Pure Storage Scales All-Flash to Multi-Petabytes at <$1/GB

Pure Storage introduced an all-flash storage platform designed to scale to multi-petabyte data sets at economics of less than $1/GB usable.

The company said its new FlashBlade architecture makes all-flash storage affordable for even the largest file and object environments, opening up the performance gains of flash to a wide range of applications.

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The system three core elements:

  • Blade: The core scale-out element of FlashBlade, each blade contains compute power for data and metadata processing, raw NAND flash for storage and NV-RAM capacity for power-safe protection of writes in flight. Blades are engineered to be ultra-dense and low-power, in 8TB and 52TB capacities.
  • Elasticity Scale-Out Software: Running in a distributed fashion across all blades, Elasticity is the software heart of FlashBlade. Elasticity implements a common object store in the system, storage services such as data reduction, encryption and N+2 erasure coding, scale-out protocol services such as NFS (file) and S3 (object), as well as low-level flash management and LDPC error correction. Because Elasticity is one code base across flash management, protocols, volume and storage services, all layers share a common extensible metadata engine and garbage collection for higher global system efficiency.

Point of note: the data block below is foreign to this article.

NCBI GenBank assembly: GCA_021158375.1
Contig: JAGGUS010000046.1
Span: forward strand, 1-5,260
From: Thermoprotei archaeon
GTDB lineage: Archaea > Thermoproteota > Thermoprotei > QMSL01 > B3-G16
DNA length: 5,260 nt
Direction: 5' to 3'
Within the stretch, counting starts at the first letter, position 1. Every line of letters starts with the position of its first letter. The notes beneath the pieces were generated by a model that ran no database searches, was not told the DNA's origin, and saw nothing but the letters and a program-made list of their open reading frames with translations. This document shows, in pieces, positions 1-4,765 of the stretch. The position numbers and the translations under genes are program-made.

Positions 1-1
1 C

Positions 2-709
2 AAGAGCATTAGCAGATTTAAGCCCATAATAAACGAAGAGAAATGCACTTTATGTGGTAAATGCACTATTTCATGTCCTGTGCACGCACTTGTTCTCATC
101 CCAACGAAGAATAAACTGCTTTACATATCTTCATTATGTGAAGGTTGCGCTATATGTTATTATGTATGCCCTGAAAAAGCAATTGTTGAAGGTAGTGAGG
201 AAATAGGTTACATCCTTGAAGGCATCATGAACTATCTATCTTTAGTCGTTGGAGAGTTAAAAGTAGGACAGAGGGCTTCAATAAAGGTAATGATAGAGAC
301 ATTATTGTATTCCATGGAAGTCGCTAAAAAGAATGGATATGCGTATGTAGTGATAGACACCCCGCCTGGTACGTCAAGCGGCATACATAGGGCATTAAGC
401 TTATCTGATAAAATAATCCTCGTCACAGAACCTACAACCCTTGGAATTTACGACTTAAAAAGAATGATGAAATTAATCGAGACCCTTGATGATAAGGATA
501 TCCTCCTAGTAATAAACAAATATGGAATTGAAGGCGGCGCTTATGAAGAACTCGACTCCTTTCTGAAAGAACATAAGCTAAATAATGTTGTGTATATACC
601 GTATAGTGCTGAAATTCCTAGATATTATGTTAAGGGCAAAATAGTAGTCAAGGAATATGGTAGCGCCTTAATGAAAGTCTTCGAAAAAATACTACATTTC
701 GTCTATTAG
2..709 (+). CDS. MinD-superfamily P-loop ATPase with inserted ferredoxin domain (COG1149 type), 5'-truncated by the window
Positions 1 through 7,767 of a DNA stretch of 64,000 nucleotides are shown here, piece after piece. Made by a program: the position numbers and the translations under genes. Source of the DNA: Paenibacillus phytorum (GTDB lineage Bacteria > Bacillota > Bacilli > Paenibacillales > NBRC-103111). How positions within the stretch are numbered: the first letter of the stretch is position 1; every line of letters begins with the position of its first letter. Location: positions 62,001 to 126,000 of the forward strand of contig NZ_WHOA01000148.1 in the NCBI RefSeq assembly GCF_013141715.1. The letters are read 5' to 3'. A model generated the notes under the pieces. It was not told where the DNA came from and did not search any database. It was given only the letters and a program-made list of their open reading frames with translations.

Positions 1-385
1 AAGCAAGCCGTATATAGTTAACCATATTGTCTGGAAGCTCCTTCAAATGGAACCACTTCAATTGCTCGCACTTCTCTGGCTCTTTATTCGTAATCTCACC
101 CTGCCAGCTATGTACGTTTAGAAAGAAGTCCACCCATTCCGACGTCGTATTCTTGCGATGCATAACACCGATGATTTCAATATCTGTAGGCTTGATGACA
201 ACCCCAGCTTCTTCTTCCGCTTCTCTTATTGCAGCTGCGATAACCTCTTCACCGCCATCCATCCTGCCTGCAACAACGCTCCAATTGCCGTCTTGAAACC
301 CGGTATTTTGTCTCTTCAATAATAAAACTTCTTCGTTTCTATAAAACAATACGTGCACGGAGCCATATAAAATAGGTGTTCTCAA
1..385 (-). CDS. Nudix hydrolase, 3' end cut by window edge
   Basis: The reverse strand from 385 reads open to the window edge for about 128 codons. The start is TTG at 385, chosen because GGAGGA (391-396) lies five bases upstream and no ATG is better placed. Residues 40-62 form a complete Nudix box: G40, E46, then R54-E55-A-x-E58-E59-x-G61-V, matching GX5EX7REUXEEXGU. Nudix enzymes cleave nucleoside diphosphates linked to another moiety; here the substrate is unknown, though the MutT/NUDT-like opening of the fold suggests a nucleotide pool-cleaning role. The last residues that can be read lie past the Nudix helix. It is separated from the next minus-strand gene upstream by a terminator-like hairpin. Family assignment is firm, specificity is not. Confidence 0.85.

• Elastic Fabric: FlashBlade includes a built-in, software-defined, low-latency 40 Gbps Ethernet network. The Elastic Fabric combines blade-to-blade, chassis interconnect and client connectivity into one network, with software-defined QoS to ensure proper traffic prioritization. Both the Elastic Fabric and Elasticity leverage proprietary protocols on top of the commodity Ethernet network for the highest performance low-latency communication.